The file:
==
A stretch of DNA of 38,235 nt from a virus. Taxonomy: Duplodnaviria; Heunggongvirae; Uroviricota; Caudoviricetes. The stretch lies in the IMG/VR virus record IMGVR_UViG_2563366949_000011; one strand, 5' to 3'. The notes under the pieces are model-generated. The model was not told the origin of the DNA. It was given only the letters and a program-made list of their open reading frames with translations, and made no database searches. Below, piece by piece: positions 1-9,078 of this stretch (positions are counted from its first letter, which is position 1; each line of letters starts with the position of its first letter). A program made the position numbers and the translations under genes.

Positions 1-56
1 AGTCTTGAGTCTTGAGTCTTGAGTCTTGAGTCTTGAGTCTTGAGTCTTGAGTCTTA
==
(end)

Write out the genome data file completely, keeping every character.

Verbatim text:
A stretch of DNA of 38,235 nt from a virus. Taxonomy: Duplodnaviria; Heunggongvirae; Uroviricota; Caudoviricetes. The stretch lies in the IMG/VR virus record IMGVR_UViG_2563366949_000011; one strand, 5' to 3'. The notes under the pieces are model-generated. The model was not told the origin of the DNA. It was given only the letters and a program-made list of their open reading frames with translations, and made no database searches. Below, piece by piece: positions 1-9,078 of this stretch (positions are counted from its first letter, which is position 1; each line of letters starts with the position of its first letter). A program made the position numbers and the translations under genes.

Positions 1-56
1 AGTCTTGAGTCTTGAGTCTTGAGTCTTGAGTCTTGAGTCTTGAGTCTTGAGTCTTA